This limited edition of 50 copies includes a print numbered and signed by Martin Parr. The image is titled "Gourock Lido, 2004," and features the Gourock Outdoor Pool, a saltwater public lido in Renfrewshire, Scotland.
Martin Parr has been taking photographs of Scotland for more than 25 years. From tourists on the rainy streets of Edinburgh to agricultural shows in Orkney and the Outer Hebrides, Parr approached Scotland with his inimitable eye, building up a huge archive of photographs in the process. Wry and affectionate, simultaneously attuned to local color and the universality of human eccentricity, Parrís photographic vision finds the magnificent absurdity in everyday life.
Though Parr is a prolific creator of photobooks, his archive of Scottish images has remained largely unpublished; in fact, his Scottish photographs represent his largest unpublished body of work to date. Martin Parr: Think of Scotland collects these images together for the first time on the occasion of his solo exhibition at the newly reopened Aberdeen Art Gallery. In Think of Scotland, readers can find the expected visual iconography of Scotlandóthe Highland Games, the stunning landscapes, the bagpipersóbut all given that unique Parr twist that transforms the expected and the banal into something outlandish and unfamiliar.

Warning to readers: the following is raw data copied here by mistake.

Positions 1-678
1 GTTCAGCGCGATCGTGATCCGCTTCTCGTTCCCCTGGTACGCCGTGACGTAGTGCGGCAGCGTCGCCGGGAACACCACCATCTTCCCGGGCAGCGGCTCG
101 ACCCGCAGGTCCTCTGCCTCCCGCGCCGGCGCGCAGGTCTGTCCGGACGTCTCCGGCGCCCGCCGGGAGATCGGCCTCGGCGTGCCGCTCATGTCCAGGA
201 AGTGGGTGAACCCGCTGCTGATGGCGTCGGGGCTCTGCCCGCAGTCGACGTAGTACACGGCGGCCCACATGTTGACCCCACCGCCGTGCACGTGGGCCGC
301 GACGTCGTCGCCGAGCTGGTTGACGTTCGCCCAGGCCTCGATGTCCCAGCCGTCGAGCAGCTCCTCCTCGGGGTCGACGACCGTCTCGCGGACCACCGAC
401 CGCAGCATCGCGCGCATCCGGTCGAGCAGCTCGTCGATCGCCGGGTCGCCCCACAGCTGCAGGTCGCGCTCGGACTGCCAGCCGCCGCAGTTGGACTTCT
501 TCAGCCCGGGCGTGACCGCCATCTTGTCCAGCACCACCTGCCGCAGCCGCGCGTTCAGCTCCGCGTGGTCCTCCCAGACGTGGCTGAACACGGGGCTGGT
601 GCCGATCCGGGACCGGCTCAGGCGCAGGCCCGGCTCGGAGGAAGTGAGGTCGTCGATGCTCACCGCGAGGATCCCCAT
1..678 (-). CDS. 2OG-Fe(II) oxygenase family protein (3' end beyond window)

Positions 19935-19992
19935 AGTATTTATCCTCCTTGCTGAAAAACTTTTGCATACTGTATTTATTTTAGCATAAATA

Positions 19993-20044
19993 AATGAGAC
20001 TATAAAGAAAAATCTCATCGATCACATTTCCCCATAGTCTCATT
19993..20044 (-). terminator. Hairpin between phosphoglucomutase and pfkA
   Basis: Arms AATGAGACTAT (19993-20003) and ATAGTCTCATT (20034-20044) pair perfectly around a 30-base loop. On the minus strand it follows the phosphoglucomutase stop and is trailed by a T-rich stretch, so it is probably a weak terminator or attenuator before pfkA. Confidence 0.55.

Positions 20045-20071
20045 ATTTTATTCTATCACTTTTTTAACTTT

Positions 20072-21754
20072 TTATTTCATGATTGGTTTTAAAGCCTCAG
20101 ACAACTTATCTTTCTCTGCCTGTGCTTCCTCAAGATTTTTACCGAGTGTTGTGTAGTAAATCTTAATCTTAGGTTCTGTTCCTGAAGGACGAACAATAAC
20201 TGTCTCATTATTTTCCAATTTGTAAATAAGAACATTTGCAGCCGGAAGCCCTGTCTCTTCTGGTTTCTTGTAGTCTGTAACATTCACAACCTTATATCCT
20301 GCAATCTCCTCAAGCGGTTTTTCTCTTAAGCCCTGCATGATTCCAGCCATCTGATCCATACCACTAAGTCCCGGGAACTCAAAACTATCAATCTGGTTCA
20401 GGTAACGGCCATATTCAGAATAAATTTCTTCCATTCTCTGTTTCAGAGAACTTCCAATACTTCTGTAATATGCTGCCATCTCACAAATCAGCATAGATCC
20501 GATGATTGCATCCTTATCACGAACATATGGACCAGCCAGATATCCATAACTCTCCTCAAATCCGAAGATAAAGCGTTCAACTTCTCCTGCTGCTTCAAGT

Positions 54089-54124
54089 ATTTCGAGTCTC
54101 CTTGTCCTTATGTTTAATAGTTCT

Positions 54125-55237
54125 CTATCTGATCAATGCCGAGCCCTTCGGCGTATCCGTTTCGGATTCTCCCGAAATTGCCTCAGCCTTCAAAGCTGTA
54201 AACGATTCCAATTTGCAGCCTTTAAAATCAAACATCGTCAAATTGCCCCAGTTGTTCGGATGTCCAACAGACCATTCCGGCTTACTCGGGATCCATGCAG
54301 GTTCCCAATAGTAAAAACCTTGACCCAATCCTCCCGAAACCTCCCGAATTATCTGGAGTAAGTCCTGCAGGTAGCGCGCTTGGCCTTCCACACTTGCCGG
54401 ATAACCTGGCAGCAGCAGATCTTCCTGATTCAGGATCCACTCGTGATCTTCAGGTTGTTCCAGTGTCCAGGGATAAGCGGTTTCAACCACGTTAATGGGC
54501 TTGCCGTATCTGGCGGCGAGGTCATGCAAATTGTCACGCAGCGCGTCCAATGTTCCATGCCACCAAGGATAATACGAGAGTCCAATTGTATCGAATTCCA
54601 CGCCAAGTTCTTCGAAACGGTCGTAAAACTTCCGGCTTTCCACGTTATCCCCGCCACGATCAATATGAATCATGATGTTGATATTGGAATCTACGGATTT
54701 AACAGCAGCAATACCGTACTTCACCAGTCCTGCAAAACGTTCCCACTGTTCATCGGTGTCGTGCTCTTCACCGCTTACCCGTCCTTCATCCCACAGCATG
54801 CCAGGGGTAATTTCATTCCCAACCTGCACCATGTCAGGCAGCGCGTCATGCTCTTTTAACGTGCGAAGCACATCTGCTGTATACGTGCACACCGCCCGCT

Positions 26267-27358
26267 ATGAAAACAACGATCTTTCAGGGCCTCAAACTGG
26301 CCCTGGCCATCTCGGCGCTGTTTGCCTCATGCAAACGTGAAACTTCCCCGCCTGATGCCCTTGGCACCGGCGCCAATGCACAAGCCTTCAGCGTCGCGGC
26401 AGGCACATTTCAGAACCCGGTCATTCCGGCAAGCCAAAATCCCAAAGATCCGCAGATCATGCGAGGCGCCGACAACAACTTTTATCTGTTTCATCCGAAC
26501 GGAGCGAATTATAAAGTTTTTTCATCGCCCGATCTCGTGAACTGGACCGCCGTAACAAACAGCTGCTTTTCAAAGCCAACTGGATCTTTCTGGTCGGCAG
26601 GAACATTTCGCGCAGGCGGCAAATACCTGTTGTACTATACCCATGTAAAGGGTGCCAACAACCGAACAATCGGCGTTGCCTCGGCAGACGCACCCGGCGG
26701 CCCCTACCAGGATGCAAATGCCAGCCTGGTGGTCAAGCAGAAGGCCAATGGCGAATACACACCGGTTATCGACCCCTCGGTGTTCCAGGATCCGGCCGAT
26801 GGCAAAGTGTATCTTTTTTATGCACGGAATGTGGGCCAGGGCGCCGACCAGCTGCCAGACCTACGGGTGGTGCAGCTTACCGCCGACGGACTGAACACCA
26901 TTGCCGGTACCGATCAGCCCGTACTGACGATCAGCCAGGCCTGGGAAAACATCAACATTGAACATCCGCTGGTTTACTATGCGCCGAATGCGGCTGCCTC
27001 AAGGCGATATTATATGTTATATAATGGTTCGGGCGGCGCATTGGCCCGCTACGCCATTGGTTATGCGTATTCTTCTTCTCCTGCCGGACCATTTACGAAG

British photojournalist and collector Martin Parr (born 1952) knew he wanted to become a documentary photographer from the time he was 14 years old. His interest in photography was piqued by his grandfather, who was also a photographer. Parr studied photography at Manchester Polytechnic from 1970 to 1973 and began his career as a professional photographer in the mid-1970s, becoming a full member of the Magnum Photographic Cooperative in 1994.
Published by Editions Xavier Barral/Musťe de l'Elysťe Lausanne. Introduction by Sam Stourdzť. Foreword by Martin Parr. Text by Philippe Houliat. Afterword by Jody Williams.
Staged and photographed as though they were perfume bottles or jewelry, RaphaŽl Dallaporta's images of antipersonnel mines transport these malignant entities far from their customary context and function, refusing easy sensationalism in favor of a more disturbing, insinuating depiction.